Let us start with a canvas:
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Onto our canvas, let us superimpose an image:
Blue diamonds with white background

The image's white background blocks much of our canvas. What if we wanted a transparent background?

It is easy with ImageMagick, a free image editing software package available under relatively permissible license terms.

The following tutorial and commands summary will help you install ImageMagick on your PC and make an image's white background transparent. Non-PC instructions (Mac OS X, iOS, Unix) are similar.

Step-by-step Instructions for PC

Time required: about 10 minutes

  1. Download and install ImageMagick. Go to the ImageMagick download page and install the release of your choice. If you are on a PC, it is easiest to use the Windows installer. Be sure to select the option "Add application directory to your system path" because it will be needed for the rest of the tutorial: imagemagick-options
  2. Download this image. Right-click the image below. Save it to your folder of choice. For the tutorial, we will save it to the default folder: Downloads. Blue diamonds with white background
  3. Open the Windows command prompt. To bring up your command prompt, open your Windows Start menu and search for "command prompt". (Alternatively, hit WINDOWS+R and enter "cmd.exe".) You should see something like this: Windows command prompt
  4. Navigate to your folder. Type this command into your Windows command prompt, then hit enter: cd Downloads
    Windows command prompt with cd command
    This command says, "Open the downloads folder." cd stands for change directory. Indicently, as an alternative to typing commands, you can also paste commands into the command prompt using right-click.
  5. Run ImageMagick. Run this command inside your Windows command prompt: magick convert orig-2.png -transparent "#ffffff" transparent.png Windows command prompt with magick command
    This command says, "Use magick to convert convert our file orig-2.png. Invoke the -transparent option so that all white pixels, which are all pixels which have the the hexidecimal color #ffffff, become transparent. Name the new file transparent.png." Dashes (-) are commonly used to specify as options within command-line programs. Check ImageMagick's documentation for more details about convert.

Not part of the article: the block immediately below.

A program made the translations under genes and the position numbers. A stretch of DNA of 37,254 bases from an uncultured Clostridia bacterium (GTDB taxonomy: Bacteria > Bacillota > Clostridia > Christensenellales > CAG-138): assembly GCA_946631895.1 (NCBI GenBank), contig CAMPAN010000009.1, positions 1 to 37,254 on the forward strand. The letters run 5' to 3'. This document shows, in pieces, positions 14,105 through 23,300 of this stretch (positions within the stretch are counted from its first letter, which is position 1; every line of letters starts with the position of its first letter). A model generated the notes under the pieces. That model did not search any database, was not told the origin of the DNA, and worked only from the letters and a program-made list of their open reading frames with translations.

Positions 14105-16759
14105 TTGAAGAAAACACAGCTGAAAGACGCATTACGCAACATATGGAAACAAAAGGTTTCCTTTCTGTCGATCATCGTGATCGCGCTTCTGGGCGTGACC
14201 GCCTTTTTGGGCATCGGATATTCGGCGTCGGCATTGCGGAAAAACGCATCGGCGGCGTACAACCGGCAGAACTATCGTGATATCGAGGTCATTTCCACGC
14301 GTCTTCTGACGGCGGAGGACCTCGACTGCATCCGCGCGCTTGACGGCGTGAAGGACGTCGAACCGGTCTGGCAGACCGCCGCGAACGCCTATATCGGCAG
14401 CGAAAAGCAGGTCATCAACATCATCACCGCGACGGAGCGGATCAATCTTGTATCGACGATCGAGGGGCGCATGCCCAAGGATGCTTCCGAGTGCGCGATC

6. (Alternatives...) If you have trouble remembering #ffffff, use the equivalent keyword white. And if you ever get uneven results, try the -fuzz option, which will also make off-white areas transparent based on whatever percentage value you choose. If 4% does not work for you, experiment with 2%, 6%, or some other value. Here's an example:
    magick convert FILE.png -fuzz 4% -transparent "#ffffff" TRANSPARENT.png
  7. Success. Check your folder. You should now see a file entitled "transparent.png." Here is the final product:
    Blue diamonds with transparent background

Summary

This will make an image's white areas transparent:
magick convert FILE.png -transparent "#ffffff" TRANSPARENT.png

This will make an image's white and off-white areas transparent:
magick convert FILE.png -fuzz 4% -transparent "#ffffff" TRANSPARENT.png

You can also use the "white" keyword (synonym for "#ffffff") and play around with the percentage value to make more or fewer shades go transparent:
magick convert FILE.png -transparent white TRANSPARENT.png
magick convert FILE.png -fuzz 5% -transparent white TRANSPARENT.png

To reverse the effect, try this:
magick convert -flatten TRANSPARENT.png FILE.png

Feedback

How did it go? Please do not hesitate to connect with me and share your feedback.

Lots of software programs could have done this job. Why did we choose ImageMagick? While ImageMagick is free to use for a wide range of purposes, that is not the end of the story.

Our next post will discuss "Why ImageMagick?" Using this post as a case study, we will dive into some of the other available options. We will also explore some of the implications of choosing open source versus proprietary software.

Wizard image used with permission from ImageMagick. Connect with them on Twitter at @ImageMagick.